Led by: University of Sussex
Aims: We will look in detail at the ways people with dementia and their carers plan their care, make decisions and what they think about when making those decisions.
Workstream 5 (WS5) will look at how people with dementia and their carers plan and make decisions. The aim of this work is to find a way to support people with dementia and their carers to make the right decisions for them with the information they have available to them. We will aim to answer questions about the connection between decision-making and people’s abilities to reflect on and control their emotions and impulses. We will look at whether people’s backgrounds (age, ethnicity etc.) make a difference to this.
WS5 will answer these questions using both quantitative (numbers or numerical data) and qualitative (data that is not numerical e.g. interviews) methods.
We will use quantitative analyses to look at differences in people’s ability to make decisions and how this impacts on their
- Physical and mental wellbeing,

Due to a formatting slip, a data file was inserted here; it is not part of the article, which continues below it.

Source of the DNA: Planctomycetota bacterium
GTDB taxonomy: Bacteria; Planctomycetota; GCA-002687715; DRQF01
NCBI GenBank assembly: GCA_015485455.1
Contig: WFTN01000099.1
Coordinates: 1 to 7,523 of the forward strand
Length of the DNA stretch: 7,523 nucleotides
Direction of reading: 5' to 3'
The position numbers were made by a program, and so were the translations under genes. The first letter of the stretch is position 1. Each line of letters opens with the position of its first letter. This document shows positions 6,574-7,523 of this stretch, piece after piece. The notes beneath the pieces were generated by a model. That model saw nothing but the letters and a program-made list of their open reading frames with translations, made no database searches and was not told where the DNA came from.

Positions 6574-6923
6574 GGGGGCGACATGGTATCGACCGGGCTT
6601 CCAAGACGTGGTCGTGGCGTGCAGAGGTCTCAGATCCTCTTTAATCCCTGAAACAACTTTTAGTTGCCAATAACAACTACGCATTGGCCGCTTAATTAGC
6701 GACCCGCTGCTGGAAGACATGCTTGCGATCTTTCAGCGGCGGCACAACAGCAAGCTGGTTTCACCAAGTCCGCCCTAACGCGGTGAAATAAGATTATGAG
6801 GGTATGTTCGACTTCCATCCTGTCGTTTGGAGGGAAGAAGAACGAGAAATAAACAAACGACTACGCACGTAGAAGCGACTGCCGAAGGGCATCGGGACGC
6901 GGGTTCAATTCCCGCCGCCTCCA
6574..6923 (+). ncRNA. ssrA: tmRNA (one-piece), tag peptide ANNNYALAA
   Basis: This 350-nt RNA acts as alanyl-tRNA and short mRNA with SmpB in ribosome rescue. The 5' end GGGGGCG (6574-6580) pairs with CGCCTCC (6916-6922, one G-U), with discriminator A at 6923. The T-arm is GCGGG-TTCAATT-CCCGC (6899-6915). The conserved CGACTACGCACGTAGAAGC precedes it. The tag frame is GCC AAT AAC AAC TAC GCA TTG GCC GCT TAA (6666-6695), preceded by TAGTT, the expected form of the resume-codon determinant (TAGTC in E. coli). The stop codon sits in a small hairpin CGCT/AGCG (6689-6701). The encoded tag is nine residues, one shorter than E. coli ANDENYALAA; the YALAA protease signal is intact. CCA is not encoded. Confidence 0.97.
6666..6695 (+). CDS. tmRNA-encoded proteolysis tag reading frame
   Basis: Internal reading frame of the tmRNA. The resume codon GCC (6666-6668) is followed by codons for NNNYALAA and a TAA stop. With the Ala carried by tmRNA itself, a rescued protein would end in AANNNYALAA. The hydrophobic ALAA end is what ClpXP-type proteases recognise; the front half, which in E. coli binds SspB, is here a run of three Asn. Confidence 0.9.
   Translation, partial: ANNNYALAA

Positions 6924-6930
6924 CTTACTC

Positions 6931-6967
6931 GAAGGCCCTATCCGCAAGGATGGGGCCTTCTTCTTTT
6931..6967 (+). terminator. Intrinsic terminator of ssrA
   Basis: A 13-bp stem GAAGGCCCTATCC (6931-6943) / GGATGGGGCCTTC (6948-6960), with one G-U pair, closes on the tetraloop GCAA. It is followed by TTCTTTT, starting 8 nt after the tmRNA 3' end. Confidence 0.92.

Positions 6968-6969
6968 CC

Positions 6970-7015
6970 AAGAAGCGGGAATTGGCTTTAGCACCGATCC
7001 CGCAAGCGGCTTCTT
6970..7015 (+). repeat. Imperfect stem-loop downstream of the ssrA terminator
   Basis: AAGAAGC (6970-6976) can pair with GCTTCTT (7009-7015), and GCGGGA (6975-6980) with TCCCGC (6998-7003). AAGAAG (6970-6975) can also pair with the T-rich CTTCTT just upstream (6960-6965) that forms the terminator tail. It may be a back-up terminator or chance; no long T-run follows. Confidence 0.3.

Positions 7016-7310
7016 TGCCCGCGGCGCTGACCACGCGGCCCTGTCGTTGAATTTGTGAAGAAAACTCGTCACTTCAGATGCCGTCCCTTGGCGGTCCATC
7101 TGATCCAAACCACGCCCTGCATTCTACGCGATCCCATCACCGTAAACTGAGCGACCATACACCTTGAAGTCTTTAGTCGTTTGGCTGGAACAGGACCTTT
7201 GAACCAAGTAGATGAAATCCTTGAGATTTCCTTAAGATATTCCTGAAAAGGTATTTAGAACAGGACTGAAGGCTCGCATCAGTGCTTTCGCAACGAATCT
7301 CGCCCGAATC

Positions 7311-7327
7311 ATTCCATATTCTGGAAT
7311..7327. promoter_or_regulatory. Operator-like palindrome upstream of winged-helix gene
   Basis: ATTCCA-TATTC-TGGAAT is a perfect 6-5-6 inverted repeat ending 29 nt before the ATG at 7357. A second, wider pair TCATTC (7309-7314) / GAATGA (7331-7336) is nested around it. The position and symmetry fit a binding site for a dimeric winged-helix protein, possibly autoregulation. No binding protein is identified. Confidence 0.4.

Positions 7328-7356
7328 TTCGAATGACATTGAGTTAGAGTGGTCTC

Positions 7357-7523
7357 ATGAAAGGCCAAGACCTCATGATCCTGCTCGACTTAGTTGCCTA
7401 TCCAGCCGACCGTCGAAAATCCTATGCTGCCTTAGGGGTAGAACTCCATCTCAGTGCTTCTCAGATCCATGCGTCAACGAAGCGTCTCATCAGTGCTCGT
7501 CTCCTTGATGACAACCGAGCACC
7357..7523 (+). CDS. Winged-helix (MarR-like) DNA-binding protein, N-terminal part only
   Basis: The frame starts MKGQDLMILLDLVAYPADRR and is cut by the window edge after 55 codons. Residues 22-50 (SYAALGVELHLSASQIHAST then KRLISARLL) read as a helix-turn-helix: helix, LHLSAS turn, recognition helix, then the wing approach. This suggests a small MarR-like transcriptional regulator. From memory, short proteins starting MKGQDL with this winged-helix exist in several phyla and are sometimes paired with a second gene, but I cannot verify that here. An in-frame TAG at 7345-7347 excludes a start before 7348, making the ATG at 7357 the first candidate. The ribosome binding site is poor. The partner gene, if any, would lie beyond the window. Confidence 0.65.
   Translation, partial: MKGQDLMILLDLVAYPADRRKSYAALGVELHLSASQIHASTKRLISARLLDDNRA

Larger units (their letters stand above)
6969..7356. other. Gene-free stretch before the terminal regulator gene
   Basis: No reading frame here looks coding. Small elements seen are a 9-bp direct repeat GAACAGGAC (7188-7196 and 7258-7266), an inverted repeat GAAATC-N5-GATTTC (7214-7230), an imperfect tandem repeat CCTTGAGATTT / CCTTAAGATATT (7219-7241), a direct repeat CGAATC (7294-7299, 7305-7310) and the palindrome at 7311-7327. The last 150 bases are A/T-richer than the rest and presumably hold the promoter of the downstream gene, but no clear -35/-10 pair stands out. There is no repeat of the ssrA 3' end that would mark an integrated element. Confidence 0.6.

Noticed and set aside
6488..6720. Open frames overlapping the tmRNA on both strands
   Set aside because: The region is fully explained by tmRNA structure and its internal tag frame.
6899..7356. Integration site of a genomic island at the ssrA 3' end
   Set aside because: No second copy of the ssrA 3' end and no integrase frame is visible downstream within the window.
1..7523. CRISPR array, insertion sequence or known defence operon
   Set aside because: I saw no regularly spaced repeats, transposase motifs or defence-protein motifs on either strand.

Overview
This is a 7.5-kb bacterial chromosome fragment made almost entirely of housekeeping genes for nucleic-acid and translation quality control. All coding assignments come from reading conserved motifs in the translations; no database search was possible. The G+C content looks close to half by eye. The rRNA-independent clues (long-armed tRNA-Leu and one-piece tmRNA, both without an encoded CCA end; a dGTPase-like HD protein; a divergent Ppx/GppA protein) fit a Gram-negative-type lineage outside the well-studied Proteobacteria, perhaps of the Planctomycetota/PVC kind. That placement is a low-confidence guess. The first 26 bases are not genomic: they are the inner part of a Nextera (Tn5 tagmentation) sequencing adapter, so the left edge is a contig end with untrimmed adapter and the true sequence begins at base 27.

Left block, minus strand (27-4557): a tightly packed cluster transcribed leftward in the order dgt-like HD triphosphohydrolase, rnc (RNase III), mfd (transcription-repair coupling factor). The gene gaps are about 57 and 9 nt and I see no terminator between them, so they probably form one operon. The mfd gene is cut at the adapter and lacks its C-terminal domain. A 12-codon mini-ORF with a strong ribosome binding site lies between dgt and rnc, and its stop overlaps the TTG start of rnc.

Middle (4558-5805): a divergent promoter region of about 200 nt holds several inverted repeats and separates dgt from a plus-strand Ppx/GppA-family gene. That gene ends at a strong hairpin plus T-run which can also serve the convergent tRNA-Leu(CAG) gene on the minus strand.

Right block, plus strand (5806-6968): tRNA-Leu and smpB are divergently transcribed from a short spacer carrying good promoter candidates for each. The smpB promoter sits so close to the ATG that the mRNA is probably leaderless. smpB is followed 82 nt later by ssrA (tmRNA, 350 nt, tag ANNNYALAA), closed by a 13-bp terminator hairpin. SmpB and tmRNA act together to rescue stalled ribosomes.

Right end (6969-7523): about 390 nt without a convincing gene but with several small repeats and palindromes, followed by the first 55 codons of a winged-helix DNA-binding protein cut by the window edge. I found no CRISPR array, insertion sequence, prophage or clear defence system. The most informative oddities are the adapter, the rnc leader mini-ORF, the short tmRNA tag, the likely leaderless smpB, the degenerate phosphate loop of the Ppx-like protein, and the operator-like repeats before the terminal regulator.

- Quality of life,
- Service use and the costs of the services,
To get a better understanding of how people make decisions, we will interview people about their experiences of making major decisions for example making advance directives (also known as a ‘living will’; a legal document which says what you would like to happen when you no longer have the ability to make decisions), going into residential care, or giving up work.
Through this work we will collect evidence that will allow us to find the best ways to help and support people with dementia and their carers.
Over 800,000 people in the UK are living with dementia. Dementia is an umbrella term for a number of neurodegenerative diseases, each associated with a different set of symptoms, typically affecting older persons. Author Sir Terry Pratchett, who had one form of dementia, eloquently described dementia as an attack on “those facets which makes us